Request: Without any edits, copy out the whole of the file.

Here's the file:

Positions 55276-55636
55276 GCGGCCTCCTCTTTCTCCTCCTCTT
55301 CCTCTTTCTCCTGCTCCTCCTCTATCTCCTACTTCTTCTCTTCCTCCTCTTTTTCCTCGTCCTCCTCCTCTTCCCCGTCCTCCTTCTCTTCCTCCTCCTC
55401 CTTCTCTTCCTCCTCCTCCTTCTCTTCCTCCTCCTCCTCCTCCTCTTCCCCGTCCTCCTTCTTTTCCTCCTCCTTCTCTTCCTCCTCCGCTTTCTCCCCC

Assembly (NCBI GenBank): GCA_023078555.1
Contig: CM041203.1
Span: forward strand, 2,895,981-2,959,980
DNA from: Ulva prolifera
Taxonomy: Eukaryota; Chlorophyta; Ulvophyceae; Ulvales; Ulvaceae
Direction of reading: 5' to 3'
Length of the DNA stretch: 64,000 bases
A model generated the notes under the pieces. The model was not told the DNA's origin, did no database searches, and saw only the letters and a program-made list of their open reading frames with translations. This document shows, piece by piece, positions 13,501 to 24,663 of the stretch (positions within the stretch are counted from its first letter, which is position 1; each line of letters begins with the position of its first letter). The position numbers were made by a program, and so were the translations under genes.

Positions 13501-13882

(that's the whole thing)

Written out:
Positions 55276-55636
55276 GCGGCCTCCTCTTTCTCCTCCTCTT
55301 CCTCTTTCTCCTGCTCCTCCTCTATCTCCTACTTCTTCTCTTCCTCCTCTTTTTCCTCGTCCTCCTCCTCTTCCCCGTCCTCCTTCTCTTCCTCCTCCTC
55401 CTTCTCTTCCTCCTCCTCCTTCTCTTCCTCCTCCTCCTCCTCCTCTTCCCCGTCCTCCTTCTTTTCCTCCTCCTTCTCTTCCTCCTCCGCTTTCTCCCCC

Assembly (NCBI GenBank): GCA_023078555.1
Contig: CM041203.1
Span: forward strand, 2,895,981-2,959,980
DNA from: Ulva prolifera
Taxonomy: Eukaryota; Chlorophyta; Ulvophyceae; Ulvales; Ulvaceae
Direction of reading: 5' to 3'
Length of the DNA stretch: 64,000 bases
A model generated the notes under the pieces. The model was not told the DNA's origin, did no database searches, and saw only the letters and a program-made list of their open reading frames with translations. This document shows, piece by piece, positions 13,501 to 24,663 of the stretch (positions within the stretch are counted from its first letter, which is position 1; each line of letters begins with the position of its first letter). The position numbers were made by a program, and so were the translations under genes.

Positions 13501-13882